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Buyer Etiquette: Protocols for looking at owner-occupied homes

Shopping for a new home can be stressful… there’s a lot of inventory on the market right now and you want to make the right choice! But you should also remember that it’s a difficult time for the seller too. While there’s no hard “do and don’t” list for buyers looking at owner-occupied homes, there are some things you can do to make your viewings more enjoyable for you as well as your Realtor, the seller, and their agent.


Book in advance

Your Realtor will book showings on your behalf but you should have reasonable expectations about being able to enter the home. Don’t expect to be able to see a home immediately – the seller may have kids or pets to pack up, or just need time to vacate the home. Even if you stay outside – it’s not ok to just show up and walk around a seller’s yard.

Be on time

This is common courtesy for your Realtor and the seller. Your Realtor may have scheduled several properties to show you, or there may be multiple viewings scheduled for that particular home. Plus, the seller is probably sitting somewhere, waiting for the ok to go back home.

Remove your shoes

This is self-explanatory – you don’t want to track dirt into the seller’s home. If you’re concerned about your socks or bare feet, bring slippers or shoe-covers with you (some homes may even provide some).

Look within your price range

Looking at homes you can’t afford will just eat up (a lot) of time and make your decision confusing. Your Realtor will find you fabulous homes that fit your budget so you’re not wasting anyone’s time or energy.


Make yourself at home

While you may want to envision yourself living in the home, you don’t live there yet! Don’t get comfortable on the seller’s furniture or climb in their bed. While looking in cupboards and closets is acceptable, don’t dwell on the seller’s personal belongings and never go through their drawers.

If you need to use the washroom – it’s probably ok. But try to plan ahead for bathroom breaks.

Bring an entourage

It’s ok to bring your family, but if you’re seriously looking, you may want to leave the kids at home the first time so you can focus your attention on small details. If you do bring your children, make sure they stay with you at all times. You don’t want them going through the seller’s personal belongings (like kids’ toys, for example) and since you don’t know the home, you want to make sure they don’t come across something potentially unsafe. Don’t bring your pets.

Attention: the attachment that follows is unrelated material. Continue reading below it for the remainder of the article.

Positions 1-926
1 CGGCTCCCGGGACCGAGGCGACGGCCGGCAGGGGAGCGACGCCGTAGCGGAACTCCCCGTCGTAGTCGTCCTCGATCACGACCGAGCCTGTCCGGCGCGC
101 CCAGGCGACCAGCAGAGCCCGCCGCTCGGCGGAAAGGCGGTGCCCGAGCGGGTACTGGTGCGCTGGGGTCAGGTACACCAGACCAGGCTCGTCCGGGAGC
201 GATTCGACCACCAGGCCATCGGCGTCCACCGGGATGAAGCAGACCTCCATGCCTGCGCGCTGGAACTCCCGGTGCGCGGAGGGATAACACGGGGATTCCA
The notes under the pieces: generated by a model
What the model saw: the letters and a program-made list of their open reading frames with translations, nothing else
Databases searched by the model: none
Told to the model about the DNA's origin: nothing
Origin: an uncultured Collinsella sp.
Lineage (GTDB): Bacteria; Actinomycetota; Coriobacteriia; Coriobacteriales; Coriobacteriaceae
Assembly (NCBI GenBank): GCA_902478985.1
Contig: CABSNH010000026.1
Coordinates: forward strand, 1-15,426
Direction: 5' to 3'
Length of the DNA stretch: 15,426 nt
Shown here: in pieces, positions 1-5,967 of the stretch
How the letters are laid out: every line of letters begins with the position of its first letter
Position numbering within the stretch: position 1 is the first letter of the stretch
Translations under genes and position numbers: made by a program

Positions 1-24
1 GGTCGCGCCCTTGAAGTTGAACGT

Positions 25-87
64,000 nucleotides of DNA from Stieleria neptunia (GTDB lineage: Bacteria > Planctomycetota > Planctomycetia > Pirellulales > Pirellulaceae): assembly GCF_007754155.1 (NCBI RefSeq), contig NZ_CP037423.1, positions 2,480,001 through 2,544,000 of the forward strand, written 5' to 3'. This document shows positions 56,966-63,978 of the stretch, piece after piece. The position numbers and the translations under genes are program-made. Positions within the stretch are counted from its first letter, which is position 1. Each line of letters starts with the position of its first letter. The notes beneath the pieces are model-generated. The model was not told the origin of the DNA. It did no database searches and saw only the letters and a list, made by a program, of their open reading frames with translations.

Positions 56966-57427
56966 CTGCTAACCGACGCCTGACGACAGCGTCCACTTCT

Schedule a dozen viewings

Once you’ve found a contender for your dream home, it can be tempting to go back again and again. But this takes up a lot of your time, your Realtor’s time, and gets your seller’s hopes up that you’re going to put in an offer. You can request opportunities to visit the property again if you need to go onsite for inspections, obtaining measurements for renovations, etc.

Take photos

While snapping photos with your phone may seem like a good idea, it can be a violation of the seller’s privacy (would you want strangers to have photos of your personal belongings?). If you want to take photos, get permission from the seller first (your Realtor will ask for you), or instead of photos, take really good notes and debrief with your Realtor afterward so you don’t forget important details.

Bash the house or owner’s possessions

Did you hate the house – or maybe you love the home but their clown collection seriously creeped you out? It’s best to keep these discussions private with your Realtor. You don’t want to say anything that may seriously offend the seller, even if you don’t think they’re within earshot. You never when a nanny cam or security camera could be catching your conversation. Shhh!

We know how stressful finding the perfect home can be but we should be mindful that the listing process is hard for sellers too. Being respectful of everyone involved can work to your advantage (or disadvantage) during negotiations.

Written by CIR REALTY



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